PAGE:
JRA1 RECIPE - Research Overview


Representing Climate Change in Physical Experiments


Coastal, estuarine and fluvial environments are vulnerable to future climate change, but successful adaptation to climate change requires an improved prediction of environmental responses over long timescales. However, predicting the impacts of climate change is difficult due to the non-linear responses of biota and sediment transport to changes like rising sea levels or more frequent extreme events such as intense rainfall or storm surges. Future management of the impacts of climate change therefore requires better modelling of the interaction between biota and morphodynamics under predicted changes to hydrodynamic forcing.

Flume experiments provide a unique opportunity to isolate and quantify the impact of different forcing regimes on morphodynamics and biota under controlled conditions, which is essential for validating and improving numerical simulations of the natural environment. Successful physical modelling for climate change adaptation needs to meet the challenge of incorporating and scaling non-linear responses resulting from changes in event frequency and magnitude. RECIPE will address this challenge by developing new innovative experimental techniques, methods and protocols across the following areas: variability in forcing, morphodynamics and biology.

Representing variability and unsteadiness in forcing

Under a changing climate, it is anticipated that there will be an increase in the frequency and magnitude of extreme events (e.g. storms, floods, storm surges) that affect natural water bodies (seas, coastlines, estuaries, rivers). Incorporating this variability into models of long term trends is required for a complete representation of possible climate change impacts in physical models.

Investigating the response of experiments to different forcing regimes characterised by different frequency, duration and magnitude of extreme events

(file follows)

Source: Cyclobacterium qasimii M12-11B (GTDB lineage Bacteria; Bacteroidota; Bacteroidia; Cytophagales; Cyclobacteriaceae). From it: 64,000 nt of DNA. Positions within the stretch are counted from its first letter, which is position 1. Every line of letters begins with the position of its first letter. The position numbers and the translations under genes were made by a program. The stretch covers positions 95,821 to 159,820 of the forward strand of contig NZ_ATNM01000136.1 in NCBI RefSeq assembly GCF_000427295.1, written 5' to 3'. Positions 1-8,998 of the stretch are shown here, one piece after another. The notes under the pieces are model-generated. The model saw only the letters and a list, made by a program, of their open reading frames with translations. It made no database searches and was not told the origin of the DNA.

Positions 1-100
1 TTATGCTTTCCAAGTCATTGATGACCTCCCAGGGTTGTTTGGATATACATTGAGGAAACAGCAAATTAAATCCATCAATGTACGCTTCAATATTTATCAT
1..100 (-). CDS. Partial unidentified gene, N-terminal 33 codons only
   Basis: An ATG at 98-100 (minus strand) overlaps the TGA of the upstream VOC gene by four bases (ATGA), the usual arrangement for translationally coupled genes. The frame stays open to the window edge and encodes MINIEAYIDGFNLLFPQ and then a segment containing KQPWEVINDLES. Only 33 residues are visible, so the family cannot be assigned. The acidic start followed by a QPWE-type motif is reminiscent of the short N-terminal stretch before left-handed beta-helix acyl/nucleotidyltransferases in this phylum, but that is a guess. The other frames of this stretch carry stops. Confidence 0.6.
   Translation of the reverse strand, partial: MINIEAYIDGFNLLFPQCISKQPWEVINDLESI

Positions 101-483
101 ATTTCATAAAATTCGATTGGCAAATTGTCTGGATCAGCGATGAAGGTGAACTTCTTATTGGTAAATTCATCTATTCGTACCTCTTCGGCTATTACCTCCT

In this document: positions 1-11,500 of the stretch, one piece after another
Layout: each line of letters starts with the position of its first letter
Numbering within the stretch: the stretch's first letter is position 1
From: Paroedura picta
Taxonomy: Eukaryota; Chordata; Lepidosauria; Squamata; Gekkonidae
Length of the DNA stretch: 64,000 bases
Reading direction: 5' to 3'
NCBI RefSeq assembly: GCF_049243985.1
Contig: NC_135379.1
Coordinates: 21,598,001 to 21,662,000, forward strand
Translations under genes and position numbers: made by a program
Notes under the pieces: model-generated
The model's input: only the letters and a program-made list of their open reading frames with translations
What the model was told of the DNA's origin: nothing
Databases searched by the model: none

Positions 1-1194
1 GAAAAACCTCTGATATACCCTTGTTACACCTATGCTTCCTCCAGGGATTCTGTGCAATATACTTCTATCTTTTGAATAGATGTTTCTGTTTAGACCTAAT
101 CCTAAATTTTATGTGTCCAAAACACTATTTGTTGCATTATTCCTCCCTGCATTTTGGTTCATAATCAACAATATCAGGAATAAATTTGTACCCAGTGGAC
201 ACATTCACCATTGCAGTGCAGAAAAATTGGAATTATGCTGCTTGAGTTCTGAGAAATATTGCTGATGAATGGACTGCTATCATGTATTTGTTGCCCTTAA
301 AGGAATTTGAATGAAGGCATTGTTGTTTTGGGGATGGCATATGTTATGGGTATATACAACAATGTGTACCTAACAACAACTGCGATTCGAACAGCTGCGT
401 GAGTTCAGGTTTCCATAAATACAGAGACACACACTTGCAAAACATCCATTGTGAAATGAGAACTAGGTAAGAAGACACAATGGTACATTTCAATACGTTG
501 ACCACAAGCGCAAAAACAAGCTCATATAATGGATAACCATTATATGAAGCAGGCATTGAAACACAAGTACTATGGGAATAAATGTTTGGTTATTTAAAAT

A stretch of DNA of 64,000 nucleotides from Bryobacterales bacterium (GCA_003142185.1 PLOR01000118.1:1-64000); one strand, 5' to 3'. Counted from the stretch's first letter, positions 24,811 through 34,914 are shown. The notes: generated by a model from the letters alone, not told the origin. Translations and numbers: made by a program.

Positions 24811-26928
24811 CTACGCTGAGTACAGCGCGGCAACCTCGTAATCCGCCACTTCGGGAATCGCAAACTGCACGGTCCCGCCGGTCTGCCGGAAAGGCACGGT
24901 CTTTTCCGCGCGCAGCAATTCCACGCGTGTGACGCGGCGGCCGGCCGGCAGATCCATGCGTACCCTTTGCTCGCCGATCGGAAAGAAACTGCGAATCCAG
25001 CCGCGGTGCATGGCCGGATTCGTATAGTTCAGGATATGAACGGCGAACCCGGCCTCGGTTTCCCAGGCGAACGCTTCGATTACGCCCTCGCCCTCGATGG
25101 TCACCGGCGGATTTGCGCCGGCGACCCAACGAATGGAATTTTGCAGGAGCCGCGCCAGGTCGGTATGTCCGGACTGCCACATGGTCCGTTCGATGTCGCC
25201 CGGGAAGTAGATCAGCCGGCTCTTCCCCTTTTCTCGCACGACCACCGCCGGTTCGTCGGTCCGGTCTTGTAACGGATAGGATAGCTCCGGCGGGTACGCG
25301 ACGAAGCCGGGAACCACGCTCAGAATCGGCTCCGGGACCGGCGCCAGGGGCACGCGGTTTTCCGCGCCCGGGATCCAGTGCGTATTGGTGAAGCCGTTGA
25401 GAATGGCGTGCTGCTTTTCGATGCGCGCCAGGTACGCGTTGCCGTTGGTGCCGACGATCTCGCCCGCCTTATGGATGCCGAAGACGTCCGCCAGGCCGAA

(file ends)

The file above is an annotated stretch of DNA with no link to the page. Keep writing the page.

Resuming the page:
The impacts of climate change will be progressive through time, with morphodynamics responding to these trends over long timescales. RECIPE will develop approaches to improve the understanding of timescale compression in model and real time in regard to morphodynamic processes.

Image copyright information: By I, Gobeirne, CC BY 2.5,


Investigating the use of lightweight sediment to reduce experimental run time so longer time scales relative to climate change can be modelled.


Biota is an integral part of coastal, estuarine and fluvial environments since organisms are often at the interface between water and sediment transport. Incorporating the biological component of these systems into physical models is challenging due to disparities in scaling between hydrodynamics, morphodynamics and biota as well as ensuring the behavioural integrity of plants within the flume environment. RECIPE will develop protocols for managing the stress of organisms in physical models and also develop and test new surrogate approaches using chemicals like xanthan gum and fast growing miniature plants like alfalfa (Medicago sativa) for studying the biological component of these systems under a range of timescales and forcing scenarios.

The range of possible approaches for representing biota over multiple timescales in experimental models.


(a) 0%, (b) 0.125%, (c) 1%. Bedform characteristics with different proportions of Xanthan gum (EPS) - Malarkey et al. (2015), Nature Communications 6, 6257

Experiments to investigate braided river interactions with vegetation using alfalfa (Medicago sativa)

Top image: © Copyright David Baird and licensed for reuse under thisCreative Commons Licence